Causes of declension in religion and means of revival #5 What shall we do?
In this fifth and final section of Andrew Fuller’s challenging letter (see section 1, section 2, section 3 and section 4), the author moves on from the causes of declension that he has identified (contentment with a superficial acquaintance with the gospel;contentment with present attainments without aspiring after eminence in grace and holiness; making the religion of others rather than the Word of God our standard;failure to consider the consequences of our own good and evil conduct) to address some of the means of their removal, and the pursuit of a more wholehearted and entire religion, a more vital and earnest Christianity.
These, brethren, we apprehend, are some of the causes, among many others, which have produced those declensions which you and we lament. But what do we say? Do we indeed lament them? If we do, it will be natural for us to inquire, “What shall we do? What means can be used towards their removal, and a happy revival?” If this be now indeed the object of our inquiry, we cannot do better than attend to the advice of the great Head of the church to a backsliding people: “Remember . . . from whence thou art fallen, . . . and do thy first works.” “Be watchful, and strengthen the things that remain that are ready to die. . . . Remember . . . how thou hast received and heard, and hold fast, and repent!” (Rev 2.5; 3.2-3). Particularly,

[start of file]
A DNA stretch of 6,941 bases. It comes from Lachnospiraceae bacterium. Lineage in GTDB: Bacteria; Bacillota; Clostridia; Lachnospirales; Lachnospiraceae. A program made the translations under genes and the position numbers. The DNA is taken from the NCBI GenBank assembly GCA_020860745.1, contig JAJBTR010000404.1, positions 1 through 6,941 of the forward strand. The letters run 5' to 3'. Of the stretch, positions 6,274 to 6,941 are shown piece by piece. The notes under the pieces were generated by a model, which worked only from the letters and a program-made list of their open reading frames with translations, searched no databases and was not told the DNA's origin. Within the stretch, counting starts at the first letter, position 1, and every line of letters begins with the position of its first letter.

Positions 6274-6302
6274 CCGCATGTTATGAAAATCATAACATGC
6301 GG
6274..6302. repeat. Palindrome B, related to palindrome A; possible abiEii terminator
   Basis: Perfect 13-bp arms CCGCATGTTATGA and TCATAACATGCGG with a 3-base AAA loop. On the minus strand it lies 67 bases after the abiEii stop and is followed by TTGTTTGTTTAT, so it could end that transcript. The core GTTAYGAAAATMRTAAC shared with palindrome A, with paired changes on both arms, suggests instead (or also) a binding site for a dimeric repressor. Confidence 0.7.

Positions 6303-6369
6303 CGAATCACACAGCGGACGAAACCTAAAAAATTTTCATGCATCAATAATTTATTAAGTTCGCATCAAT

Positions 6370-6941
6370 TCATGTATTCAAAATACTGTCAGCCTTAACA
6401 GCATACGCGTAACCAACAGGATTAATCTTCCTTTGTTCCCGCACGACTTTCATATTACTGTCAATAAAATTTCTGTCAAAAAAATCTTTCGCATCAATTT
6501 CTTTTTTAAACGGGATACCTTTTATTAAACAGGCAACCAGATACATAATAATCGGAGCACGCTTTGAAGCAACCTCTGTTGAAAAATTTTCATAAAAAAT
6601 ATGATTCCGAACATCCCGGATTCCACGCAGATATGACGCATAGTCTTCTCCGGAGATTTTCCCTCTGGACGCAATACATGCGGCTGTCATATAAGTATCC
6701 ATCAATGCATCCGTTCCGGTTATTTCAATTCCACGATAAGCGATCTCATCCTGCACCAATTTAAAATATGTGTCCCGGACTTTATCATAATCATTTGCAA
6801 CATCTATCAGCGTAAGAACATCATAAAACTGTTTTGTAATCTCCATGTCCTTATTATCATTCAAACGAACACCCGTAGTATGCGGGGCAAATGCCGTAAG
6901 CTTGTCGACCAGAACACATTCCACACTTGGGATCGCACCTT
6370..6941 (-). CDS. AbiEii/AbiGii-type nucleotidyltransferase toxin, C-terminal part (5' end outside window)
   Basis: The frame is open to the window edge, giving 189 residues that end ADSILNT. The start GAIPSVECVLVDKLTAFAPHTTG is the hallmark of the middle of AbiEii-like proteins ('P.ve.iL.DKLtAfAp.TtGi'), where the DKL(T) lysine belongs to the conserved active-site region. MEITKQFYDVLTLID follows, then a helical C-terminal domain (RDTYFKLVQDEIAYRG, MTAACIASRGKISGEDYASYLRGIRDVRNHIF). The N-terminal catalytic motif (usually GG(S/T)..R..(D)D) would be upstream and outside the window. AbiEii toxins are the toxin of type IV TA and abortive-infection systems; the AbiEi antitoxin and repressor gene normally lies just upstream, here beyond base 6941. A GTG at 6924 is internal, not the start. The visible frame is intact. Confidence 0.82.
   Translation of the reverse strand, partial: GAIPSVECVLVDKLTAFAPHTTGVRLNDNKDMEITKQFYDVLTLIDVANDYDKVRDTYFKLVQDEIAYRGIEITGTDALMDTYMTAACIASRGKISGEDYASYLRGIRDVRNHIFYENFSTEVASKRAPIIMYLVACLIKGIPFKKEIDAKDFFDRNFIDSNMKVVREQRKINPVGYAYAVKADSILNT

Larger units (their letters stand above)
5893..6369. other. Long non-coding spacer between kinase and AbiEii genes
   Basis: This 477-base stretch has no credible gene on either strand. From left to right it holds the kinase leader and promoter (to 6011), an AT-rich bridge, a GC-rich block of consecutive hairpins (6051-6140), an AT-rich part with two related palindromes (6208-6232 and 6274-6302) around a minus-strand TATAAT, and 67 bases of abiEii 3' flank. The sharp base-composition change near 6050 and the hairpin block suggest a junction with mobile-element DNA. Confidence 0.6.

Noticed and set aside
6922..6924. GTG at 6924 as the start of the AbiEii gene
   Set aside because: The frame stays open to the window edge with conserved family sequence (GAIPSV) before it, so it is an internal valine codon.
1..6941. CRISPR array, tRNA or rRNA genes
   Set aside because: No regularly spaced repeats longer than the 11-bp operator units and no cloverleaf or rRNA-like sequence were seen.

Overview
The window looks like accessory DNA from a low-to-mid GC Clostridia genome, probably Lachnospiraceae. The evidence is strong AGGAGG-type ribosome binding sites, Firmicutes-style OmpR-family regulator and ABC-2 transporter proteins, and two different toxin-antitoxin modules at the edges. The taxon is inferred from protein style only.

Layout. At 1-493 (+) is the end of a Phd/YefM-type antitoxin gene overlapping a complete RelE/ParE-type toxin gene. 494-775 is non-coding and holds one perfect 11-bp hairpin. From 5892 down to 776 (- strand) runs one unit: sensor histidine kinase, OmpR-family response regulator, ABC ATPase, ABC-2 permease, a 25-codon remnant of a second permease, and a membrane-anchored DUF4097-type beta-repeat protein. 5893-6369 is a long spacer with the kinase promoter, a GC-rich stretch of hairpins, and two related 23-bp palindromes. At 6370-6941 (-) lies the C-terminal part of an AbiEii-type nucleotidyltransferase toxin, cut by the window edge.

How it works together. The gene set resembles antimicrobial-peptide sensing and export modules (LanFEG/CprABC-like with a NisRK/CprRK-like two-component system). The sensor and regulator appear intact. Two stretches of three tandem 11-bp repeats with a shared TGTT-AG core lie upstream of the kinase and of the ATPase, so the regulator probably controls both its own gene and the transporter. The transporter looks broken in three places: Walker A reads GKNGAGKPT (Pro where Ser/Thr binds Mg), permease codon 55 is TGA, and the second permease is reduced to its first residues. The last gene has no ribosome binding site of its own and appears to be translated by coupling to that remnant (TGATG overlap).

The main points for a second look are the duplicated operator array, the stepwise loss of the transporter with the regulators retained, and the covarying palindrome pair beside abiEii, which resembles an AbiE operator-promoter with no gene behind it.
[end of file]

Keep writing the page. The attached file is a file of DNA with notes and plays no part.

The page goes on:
First, let us recollect the best periods of the Christian church, and compare them with the present; and the best parts of our own life, if we know when they were, and compare them with what we are now. A recollection of the disinterestedness, zeal and godliness of the primitive Christians, and their successors in after-ages, millions of whom, in Christ’s cause, loved not their lives unto death, would surely make us loathe ourselves for our detestable lukewarmness! As Protestants, let us think of the fervent zeal and holy piety of our Reformers – think what objects they grasped, what difficulties they encountered, and what ends they obtained! As Protestant Dissenters, let us reflect on the spirit and conduct of our Puritan and non-conforming ancestors. Think how they served God at the expense of all that was dear to them in this world, and laid the foundation of our churches in woods, and dens, and caves of the earth! Say, too, was their love more than need be? Is the importance of things abated since their death? Might not they have pleaded the anger and cruelty of the times in excuse for a non-appearance for God, with much more seeming plausibility than we can excuse our spirit of hateful indifference? O let us remember whence we are fallen, and repent!